Traffic, Trails, and OHVs


Six (6) ATV/OHV Rental companies have set up shop on 89A. The result is hundreds of ATVs/OHVs destroying our fragile environment and endangering the health of our residents. The dust is destroying the Native American petroglyphs. The ATV Rental companies are supposed to instruct the Tourist on how to “Tread Lightly”. An ATV Rental Rider was caught on 525 on 4/18/22. Watch the video, right from the words of the tourists. “I thought it was ok and this was all free for us to do donuts on.”

37 States (74%) do not allow OHVs on public roads.  This included rural states like Alaska, Colorado, Nebraska and Oregon.  It includes our neighboring states: California, Nevada, New Mexico and Utah.  So that is why their residents come to Arizona to get their kicks – driving on our roads and tearing up our beautiful state.  

Recretional Off-Highway Vehicle Association (ROHVA) and Specialty Vehicle Initiative of America (SVIA) oppose ATVs/OHVs on public roads!

Look at the following letter from two national, not-for-profit trade organizations formed to promote the safe and responsible use of recreational off-highway vehicles. They are against ATVs and OHVs operating on public roads:

Potential Ordinance banning ATVs/OHVs from City Streets

At a recent Council Meeting, Mayor Jablow presented evidence showing that ATVs are not intended to be used on public roads or paved roadways. The Manufacturers clearly state on the Certificate of Origin (title) that “This vehicle is not intended for, and may not be registered for on-road use”.  

The Polaris Product materials warning states, “This vehicle does not have highway safety features that on-road vehicles may have (air bags, anti-lock brakes, stability control, etc.). If another vehicle collides with you, the likelihood of a serious injury or death may be greater.  While it may be legal locally to drive on some public roads in specific parts of the country, your vehicle was not designed or certified as an on-road motor vehicle. Polaris does not support public road use except as may be necessary to cross-roads designated for connecting off highway vehicle trail segments.”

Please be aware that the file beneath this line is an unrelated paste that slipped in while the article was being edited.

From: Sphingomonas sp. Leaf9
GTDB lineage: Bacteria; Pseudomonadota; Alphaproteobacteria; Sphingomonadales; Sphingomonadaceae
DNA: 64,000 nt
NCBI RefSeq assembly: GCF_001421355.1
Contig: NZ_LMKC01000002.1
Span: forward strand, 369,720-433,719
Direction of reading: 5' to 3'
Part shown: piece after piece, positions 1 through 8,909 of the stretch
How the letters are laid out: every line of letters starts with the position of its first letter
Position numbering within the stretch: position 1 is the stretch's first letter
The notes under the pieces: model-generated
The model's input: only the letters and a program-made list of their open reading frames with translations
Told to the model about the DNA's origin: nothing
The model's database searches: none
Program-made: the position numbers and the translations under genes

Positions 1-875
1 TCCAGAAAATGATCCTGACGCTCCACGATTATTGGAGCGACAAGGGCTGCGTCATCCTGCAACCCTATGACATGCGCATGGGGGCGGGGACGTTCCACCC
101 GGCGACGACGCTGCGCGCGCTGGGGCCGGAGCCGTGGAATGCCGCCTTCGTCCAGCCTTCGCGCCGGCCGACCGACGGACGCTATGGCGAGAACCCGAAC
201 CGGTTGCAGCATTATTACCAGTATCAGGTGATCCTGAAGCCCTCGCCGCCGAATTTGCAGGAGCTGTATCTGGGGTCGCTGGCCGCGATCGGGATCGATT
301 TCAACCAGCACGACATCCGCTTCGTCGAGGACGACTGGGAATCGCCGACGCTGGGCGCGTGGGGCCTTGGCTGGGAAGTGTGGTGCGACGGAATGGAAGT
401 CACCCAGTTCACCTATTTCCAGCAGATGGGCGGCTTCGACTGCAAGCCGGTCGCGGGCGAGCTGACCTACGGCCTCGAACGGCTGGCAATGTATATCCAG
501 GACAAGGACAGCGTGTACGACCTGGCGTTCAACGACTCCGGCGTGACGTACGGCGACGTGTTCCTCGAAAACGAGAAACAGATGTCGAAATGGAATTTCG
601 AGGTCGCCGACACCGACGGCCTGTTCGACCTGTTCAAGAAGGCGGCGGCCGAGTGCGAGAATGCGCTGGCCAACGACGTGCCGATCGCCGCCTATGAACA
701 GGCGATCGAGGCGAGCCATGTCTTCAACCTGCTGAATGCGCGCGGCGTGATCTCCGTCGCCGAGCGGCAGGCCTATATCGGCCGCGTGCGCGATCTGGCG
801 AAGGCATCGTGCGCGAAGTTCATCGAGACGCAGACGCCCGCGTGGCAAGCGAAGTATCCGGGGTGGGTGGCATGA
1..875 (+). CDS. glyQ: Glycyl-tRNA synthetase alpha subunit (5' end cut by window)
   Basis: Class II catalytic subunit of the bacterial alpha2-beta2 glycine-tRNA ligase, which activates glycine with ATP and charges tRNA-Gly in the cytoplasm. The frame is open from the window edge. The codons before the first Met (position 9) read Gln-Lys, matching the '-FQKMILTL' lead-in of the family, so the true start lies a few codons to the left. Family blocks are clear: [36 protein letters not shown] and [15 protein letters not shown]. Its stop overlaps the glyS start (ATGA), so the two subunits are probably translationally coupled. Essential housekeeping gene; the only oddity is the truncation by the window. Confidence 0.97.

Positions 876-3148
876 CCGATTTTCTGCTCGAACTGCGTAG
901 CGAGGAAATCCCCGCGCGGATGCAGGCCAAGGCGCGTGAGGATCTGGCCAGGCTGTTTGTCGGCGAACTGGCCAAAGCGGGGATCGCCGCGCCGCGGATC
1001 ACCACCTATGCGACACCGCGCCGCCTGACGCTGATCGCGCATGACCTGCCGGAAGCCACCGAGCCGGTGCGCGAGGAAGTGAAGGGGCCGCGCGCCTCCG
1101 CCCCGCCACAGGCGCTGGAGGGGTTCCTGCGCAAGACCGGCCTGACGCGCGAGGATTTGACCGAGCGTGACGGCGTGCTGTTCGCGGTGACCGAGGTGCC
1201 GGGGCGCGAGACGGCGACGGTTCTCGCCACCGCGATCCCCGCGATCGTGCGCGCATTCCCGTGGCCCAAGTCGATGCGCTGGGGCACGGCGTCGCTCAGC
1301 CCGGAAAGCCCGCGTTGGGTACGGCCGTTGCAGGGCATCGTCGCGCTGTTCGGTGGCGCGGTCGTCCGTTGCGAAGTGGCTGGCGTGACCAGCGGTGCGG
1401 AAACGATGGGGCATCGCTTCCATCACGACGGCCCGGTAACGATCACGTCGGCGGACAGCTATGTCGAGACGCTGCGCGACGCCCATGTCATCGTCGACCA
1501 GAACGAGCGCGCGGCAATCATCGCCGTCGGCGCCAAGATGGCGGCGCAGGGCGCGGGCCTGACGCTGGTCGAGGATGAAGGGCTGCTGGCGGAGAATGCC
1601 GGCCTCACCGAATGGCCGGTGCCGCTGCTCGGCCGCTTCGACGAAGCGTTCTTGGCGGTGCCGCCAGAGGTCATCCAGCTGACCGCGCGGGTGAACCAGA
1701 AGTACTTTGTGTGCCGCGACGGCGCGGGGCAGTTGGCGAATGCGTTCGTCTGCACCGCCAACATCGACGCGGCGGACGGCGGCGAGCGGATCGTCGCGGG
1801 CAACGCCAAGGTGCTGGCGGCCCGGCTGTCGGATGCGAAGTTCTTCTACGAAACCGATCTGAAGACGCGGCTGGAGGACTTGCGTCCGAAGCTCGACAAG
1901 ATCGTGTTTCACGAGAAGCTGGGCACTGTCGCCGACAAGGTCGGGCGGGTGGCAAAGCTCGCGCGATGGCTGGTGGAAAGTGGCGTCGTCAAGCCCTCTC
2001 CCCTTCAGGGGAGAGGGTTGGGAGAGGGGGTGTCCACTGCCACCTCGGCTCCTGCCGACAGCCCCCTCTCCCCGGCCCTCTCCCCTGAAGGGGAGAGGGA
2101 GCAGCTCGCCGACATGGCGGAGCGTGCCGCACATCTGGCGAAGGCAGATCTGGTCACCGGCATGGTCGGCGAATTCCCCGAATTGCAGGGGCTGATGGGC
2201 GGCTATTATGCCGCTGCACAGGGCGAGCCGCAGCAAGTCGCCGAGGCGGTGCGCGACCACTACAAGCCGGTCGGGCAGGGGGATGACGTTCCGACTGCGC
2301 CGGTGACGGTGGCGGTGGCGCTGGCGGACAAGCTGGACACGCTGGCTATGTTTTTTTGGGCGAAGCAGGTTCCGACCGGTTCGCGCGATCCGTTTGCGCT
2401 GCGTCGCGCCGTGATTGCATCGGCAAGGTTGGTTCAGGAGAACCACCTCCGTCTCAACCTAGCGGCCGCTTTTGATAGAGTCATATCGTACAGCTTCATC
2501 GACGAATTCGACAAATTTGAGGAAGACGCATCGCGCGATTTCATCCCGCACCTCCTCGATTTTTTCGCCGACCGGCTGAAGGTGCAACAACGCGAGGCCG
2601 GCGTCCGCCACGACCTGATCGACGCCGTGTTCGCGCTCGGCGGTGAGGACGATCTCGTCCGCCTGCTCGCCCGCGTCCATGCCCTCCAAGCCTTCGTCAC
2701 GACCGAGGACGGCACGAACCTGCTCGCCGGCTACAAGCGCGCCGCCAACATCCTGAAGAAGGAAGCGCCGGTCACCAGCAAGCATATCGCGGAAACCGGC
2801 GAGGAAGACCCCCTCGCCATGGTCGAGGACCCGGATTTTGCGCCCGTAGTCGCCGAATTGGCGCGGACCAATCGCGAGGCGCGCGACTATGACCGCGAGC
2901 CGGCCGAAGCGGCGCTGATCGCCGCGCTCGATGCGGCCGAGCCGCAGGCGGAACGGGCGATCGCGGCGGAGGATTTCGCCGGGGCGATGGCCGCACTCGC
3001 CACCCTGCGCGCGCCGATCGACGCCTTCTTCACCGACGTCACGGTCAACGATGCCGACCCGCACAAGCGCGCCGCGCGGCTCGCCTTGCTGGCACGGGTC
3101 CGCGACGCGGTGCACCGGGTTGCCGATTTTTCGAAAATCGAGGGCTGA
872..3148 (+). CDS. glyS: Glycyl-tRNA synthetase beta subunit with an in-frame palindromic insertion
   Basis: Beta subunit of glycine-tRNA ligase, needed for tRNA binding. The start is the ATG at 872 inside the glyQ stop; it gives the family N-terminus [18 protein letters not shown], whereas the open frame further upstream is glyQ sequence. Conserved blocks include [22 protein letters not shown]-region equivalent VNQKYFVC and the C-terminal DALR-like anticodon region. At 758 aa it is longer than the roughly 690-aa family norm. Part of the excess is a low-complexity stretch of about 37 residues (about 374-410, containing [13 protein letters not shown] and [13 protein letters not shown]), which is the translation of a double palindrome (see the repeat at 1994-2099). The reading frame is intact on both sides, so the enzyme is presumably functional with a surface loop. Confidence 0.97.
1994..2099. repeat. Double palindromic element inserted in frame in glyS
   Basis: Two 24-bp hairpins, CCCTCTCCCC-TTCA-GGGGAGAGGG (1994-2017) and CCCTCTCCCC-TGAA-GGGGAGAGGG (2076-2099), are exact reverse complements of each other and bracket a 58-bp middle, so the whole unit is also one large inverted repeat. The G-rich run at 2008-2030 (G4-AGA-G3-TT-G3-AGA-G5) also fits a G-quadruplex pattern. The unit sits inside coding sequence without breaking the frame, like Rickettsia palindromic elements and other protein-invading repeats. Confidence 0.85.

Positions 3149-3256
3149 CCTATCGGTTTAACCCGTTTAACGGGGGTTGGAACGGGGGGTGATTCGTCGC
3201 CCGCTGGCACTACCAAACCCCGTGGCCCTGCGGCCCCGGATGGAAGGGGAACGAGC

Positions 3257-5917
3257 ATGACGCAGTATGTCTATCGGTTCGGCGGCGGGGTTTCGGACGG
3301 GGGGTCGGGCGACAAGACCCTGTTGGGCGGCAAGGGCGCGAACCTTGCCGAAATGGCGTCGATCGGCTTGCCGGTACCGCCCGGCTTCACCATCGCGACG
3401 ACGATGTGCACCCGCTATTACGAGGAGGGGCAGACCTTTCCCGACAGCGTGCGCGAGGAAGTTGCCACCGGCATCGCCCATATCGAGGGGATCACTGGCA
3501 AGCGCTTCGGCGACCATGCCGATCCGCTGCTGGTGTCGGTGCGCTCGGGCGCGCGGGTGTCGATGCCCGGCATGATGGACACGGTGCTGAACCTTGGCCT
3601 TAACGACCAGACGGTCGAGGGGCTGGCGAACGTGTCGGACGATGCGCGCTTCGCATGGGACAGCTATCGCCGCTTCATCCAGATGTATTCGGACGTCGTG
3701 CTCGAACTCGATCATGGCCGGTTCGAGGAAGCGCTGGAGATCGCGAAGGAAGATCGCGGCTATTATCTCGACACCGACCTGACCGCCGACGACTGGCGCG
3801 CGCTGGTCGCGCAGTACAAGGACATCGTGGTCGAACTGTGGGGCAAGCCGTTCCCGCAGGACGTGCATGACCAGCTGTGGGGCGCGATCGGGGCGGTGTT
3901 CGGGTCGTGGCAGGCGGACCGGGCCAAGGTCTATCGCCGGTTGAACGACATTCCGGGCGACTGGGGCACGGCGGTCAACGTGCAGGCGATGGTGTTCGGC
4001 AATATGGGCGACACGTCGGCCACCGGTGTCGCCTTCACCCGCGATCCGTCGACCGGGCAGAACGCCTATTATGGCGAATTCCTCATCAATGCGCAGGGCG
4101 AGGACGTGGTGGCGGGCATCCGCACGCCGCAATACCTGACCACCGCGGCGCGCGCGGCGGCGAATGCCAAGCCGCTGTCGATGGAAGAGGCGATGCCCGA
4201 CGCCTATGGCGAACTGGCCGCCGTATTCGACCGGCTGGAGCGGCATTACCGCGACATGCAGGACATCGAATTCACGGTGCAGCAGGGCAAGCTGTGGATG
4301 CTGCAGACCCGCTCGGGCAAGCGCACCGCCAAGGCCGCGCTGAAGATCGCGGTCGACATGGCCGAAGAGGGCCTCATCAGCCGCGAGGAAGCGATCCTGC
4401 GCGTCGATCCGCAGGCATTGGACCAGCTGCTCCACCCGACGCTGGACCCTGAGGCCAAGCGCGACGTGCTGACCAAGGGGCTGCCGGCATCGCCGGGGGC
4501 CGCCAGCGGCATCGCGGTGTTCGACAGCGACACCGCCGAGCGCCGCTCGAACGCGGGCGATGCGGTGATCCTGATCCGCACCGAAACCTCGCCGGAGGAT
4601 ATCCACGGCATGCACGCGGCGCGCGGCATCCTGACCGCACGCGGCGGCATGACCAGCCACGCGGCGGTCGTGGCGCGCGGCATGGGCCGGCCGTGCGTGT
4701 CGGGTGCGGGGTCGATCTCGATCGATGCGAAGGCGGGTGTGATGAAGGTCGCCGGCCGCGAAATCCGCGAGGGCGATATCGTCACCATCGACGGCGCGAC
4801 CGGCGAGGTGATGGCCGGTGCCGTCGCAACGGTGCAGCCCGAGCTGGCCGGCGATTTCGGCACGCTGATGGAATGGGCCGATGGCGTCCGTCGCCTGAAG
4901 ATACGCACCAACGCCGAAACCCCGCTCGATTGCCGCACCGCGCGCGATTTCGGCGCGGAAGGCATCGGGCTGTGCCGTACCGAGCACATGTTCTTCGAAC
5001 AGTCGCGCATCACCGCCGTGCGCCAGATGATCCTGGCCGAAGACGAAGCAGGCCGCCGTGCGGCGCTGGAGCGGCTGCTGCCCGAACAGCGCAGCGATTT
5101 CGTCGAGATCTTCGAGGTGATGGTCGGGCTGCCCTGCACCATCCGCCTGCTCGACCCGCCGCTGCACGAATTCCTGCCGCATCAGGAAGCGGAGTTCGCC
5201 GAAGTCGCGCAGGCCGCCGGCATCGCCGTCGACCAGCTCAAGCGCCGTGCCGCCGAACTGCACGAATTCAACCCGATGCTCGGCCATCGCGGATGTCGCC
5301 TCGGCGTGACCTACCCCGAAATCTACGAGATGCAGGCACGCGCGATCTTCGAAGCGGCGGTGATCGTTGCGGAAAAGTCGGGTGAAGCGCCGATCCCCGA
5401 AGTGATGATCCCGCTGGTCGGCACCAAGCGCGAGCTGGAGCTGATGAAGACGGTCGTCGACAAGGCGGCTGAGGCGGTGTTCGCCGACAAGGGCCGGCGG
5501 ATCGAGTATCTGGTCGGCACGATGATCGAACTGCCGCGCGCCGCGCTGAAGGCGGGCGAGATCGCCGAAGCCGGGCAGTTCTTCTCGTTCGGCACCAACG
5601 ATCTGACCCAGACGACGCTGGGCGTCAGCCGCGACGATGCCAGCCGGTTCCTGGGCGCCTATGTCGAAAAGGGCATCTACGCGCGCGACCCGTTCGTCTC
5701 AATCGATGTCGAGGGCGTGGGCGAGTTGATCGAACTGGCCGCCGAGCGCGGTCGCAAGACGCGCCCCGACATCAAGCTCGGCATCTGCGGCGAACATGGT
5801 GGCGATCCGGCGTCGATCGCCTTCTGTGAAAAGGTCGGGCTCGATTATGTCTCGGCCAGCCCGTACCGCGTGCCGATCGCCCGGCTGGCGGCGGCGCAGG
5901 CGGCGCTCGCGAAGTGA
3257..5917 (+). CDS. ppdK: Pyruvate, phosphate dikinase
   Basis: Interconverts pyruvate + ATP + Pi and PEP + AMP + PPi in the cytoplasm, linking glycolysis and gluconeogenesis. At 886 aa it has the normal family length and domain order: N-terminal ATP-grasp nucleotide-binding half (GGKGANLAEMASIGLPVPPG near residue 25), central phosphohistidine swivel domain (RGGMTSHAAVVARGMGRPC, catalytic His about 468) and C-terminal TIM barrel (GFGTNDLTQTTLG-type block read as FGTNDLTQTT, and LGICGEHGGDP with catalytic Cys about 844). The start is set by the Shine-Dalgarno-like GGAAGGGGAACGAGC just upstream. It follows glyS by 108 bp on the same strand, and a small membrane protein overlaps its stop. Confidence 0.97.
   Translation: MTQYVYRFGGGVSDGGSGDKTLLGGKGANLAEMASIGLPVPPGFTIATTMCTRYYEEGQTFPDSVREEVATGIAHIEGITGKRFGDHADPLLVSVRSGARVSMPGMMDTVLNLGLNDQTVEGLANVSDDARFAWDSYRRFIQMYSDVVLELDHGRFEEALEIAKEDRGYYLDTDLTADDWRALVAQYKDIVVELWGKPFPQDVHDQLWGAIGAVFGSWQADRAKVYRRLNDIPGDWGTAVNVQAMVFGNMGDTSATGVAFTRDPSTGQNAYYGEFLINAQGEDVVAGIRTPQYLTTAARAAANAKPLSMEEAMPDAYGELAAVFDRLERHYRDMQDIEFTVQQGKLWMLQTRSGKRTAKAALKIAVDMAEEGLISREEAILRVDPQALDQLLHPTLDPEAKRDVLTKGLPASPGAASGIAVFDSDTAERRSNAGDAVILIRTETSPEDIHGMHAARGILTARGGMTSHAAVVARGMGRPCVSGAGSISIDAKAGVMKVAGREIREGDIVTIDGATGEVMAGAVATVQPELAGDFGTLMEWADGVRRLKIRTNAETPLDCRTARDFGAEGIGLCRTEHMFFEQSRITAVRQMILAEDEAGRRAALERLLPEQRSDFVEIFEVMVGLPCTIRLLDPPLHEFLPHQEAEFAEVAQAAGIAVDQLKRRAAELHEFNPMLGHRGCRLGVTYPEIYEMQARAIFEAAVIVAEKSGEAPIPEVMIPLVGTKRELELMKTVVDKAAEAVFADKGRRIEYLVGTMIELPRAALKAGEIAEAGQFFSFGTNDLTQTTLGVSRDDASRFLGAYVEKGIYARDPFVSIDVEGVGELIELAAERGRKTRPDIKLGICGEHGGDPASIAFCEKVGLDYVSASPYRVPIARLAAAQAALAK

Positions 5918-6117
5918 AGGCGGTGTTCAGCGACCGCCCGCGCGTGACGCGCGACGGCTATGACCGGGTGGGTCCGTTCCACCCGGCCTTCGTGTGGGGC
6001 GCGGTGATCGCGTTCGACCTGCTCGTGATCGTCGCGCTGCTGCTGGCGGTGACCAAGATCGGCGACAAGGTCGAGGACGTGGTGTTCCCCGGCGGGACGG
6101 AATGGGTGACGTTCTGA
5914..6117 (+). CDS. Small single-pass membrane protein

Honda, Kawasaki and CamAm have similar warnings.

It is also now understood that the tires on ATVs are not manufactured for use on public roadways, per the DOT.  And there is no permissible ways to authorize OHV tires for street use. The Department of Transportation (DOT) has sent out a bulletin to manufacturers to stop placing “DOT compliant” on tires. They are NHS (Not for Highway Service).

City leaders met with the DOT and Polaris to discuss this issue. The DOT reaffirmed their position on tire design and confirmed that there are no approved tires for ATV operation on paved roads. Polaris stands by their policy that ATVs do not belong on public or paved roads.  60% of the ATVs in use in Sedona are Polaris.  

The City has the authority and responsibility to regulate health and safety issues for the community.  For this reason, the City is going to pursue passing a city ordinance to prohibit driving of ATVs on public roads that 1) are deemed by the Manufacturer as not intended for on-road use or 2) have tires that are not DOT approved.  This would be effective 30 days after passage. The review of the proposed ordinance will be in May.  The City will also bring this issue to the attention of the Arizona League of Cities and Towns.  The City is also doing an environmental study to evaluate the impact of ATVs on the National Forest and the environment. 

Recently Steve Segner had an article in Sedona.Biz. He says that the issue is “a technicality related to tires.” Clearly, based on the above summary, it is much more. Steve laments that this ordinance will impact the ATV Rental companies.  Yes – they will have to trailer their machines and customers to the off-road location.  There are staging areas available for that purpose.  This will require them to buy equipment and hire more staff cutting into their very large profits!  This change will not break them financially.
Steve’s “consensus solution” proposed is to close Morgan Road (Broken Arrow).  What a convenient solution!  The Jeep Tour Companies would LOVE to get rid of ATVs on this trail!  Not so fast.  This just moves more of the ATV traffic to West Sedona bringing more activity in that part of town and more destruction to the Bear Mountain area.
Mr. Segner wants a solution to “address citizen concerns, protect local businesses and safeguard the natural environment.”  Currently citizens and the natural environment are suffering, while businesses are profiting significantly. This new ordinance will bring those three more into balance.

Red Rock News had an article questioning the ligitamacy of the proposed ordinance. Sedona.Biz did an excellent rebuttal! Here is a link to the article.



Sedona has always had tourism, but the unsustainable flood of tourists over the past five years is clogging our roads, trails and choking the life out of our town. The solution to traffic is not more roads and more parking, it is less tourists. Is that really possible?? How can we control the number of tourists? Follow this LINK to a document written by one of our members. He provides the data and SOLUTION.

Dry Creek Trailhead Shuttle

One mechanism for controlling the number of tourists is the Trailhead Shuttle. But that only works if hikers have no other easy option to get to the trailhead. Dry Creek Trailhead (Devils Bridge) is a perfect example. Hundreds of cars can park along Dry Creek allowing hikers to walk to the trailhead. That parking needs to be removed and the City needs to relocate the Trailhead Shuttle Parking to the property they purchased in front of the high school. The City is working to progress both. Attached is a paper explaining all of the details.

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